18. ^ Joe Martin (19 September 2009). Relentless Change: A Casebook for the Study of Canadian Business History. University of Toronto Press. pp. 101–. ISBN 978-1-4426-9715-7.
  19. ^ Financial Post September 23, 1933 page 9
  20. ^ The World of Automobiles. 1974. p. 1302. ISBN 978-0-8393-6179-4.
  21. ^ Automobile Quarterly. Automobile Quarterly. 1974. pp. 416–418.
  22. ^ a b Peter Pigott (19 November 2005). Royal Transport: An Inside Look at The History of British Royal Travel. Dundurn. pp. 110–. ISBN 978-1-55488-285-4.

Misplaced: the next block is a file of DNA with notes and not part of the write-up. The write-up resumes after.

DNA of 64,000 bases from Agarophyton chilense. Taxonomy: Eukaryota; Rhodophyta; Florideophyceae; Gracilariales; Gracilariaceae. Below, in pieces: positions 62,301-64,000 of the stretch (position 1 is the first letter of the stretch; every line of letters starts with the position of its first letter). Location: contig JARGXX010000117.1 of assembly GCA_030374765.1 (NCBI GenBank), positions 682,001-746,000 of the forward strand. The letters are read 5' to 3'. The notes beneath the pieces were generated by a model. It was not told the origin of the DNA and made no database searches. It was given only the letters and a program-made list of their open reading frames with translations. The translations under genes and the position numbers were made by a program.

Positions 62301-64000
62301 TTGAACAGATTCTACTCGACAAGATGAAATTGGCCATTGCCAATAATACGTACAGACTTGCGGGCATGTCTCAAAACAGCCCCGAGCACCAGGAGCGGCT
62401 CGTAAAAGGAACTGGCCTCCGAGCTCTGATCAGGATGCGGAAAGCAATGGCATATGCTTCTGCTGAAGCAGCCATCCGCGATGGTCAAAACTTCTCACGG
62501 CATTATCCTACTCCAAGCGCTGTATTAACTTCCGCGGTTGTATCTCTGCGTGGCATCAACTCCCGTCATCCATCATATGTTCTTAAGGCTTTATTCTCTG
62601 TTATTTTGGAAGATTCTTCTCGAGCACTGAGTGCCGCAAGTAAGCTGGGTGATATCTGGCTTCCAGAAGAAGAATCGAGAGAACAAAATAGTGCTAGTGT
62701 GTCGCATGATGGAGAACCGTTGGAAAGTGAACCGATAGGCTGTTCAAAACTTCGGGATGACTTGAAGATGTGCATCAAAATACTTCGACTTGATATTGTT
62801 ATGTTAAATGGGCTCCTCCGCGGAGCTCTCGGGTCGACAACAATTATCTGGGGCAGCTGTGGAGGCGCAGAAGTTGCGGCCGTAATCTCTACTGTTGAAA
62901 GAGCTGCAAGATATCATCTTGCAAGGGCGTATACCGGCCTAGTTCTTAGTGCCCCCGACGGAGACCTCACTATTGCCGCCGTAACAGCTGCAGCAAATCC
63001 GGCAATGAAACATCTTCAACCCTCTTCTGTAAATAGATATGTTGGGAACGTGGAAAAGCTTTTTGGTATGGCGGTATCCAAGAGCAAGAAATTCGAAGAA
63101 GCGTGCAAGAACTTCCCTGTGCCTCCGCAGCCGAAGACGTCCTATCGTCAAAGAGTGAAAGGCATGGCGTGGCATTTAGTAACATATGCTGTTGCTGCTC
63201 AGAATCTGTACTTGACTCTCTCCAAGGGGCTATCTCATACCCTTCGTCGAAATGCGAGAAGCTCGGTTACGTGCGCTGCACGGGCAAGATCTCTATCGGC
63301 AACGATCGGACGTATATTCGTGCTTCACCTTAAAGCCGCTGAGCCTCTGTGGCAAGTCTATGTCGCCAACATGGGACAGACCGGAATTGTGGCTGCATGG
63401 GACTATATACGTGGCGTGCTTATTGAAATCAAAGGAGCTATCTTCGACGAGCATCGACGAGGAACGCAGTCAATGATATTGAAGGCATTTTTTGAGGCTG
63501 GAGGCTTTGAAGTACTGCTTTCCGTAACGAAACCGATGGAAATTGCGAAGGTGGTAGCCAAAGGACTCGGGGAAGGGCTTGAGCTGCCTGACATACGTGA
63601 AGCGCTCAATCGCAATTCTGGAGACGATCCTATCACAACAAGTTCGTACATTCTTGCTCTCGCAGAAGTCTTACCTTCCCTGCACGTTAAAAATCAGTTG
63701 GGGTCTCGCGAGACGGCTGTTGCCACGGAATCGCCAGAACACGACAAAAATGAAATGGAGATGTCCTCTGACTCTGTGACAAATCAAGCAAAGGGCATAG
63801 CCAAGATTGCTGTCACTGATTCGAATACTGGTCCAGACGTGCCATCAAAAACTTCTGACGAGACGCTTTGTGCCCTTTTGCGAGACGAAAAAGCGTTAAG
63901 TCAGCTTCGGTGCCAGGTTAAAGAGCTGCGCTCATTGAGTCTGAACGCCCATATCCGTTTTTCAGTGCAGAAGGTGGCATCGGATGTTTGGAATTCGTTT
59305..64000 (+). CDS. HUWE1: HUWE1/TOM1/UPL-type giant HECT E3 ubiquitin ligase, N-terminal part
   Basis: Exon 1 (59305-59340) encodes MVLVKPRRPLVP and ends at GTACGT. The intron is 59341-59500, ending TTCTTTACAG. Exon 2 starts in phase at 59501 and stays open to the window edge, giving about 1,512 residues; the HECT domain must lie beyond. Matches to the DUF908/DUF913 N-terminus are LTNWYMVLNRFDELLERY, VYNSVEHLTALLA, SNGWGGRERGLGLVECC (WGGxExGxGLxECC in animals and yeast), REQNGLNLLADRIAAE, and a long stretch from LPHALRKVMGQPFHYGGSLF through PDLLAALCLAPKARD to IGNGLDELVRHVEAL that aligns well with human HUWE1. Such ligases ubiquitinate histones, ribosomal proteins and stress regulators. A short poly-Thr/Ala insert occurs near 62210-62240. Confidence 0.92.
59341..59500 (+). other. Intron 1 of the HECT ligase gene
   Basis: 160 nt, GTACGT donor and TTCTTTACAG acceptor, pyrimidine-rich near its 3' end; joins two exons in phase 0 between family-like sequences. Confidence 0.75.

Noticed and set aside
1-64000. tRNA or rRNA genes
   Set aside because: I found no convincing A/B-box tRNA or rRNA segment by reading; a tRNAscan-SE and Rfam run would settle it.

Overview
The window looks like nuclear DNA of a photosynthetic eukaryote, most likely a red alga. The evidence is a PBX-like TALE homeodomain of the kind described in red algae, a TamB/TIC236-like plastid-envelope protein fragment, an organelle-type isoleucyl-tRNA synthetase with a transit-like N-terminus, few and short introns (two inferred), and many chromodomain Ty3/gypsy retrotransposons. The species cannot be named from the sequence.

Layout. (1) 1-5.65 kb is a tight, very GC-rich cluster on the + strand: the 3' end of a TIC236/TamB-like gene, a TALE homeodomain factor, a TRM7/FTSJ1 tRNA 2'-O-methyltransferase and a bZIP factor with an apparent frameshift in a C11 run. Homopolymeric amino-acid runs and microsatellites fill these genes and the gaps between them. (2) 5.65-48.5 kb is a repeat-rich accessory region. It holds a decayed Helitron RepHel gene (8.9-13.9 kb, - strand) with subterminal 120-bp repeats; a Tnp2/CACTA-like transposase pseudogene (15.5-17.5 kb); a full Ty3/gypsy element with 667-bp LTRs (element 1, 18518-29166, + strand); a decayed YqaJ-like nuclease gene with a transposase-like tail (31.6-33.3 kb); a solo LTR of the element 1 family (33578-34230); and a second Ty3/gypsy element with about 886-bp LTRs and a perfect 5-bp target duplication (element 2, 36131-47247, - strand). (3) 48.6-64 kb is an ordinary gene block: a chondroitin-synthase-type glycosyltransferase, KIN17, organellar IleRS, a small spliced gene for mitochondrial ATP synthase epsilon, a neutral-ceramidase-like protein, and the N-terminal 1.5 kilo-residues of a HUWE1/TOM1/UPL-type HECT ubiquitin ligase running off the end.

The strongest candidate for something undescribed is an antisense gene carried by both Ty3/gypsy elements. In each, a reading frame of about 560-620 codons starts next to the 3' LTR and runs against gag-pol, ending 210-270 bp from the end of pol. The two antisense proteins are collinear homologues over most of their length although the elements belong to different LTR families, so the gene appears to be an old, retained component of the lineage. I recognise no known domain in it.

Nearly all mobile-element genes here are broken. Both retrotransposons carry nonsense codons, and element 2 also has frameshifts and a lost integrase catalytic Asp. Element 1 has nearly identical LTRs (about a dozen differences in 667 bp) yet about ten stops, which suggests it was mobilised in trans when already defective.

23. ^ Cars and Parts. Amos Press. 1995. p. 18.
  24. ^ I'll Never Forget My First Car: Stories From Behind The Wheel. Dundurn. 2007. p. 160. ISBN 9781550029178.
  25. ^ "Dunsmuirs' luxury car ferried FDR during Victoria visit". Victoria Times Colonist. 20 June 2015.

External links

This page was last edited on 29 September 2020, at 01:43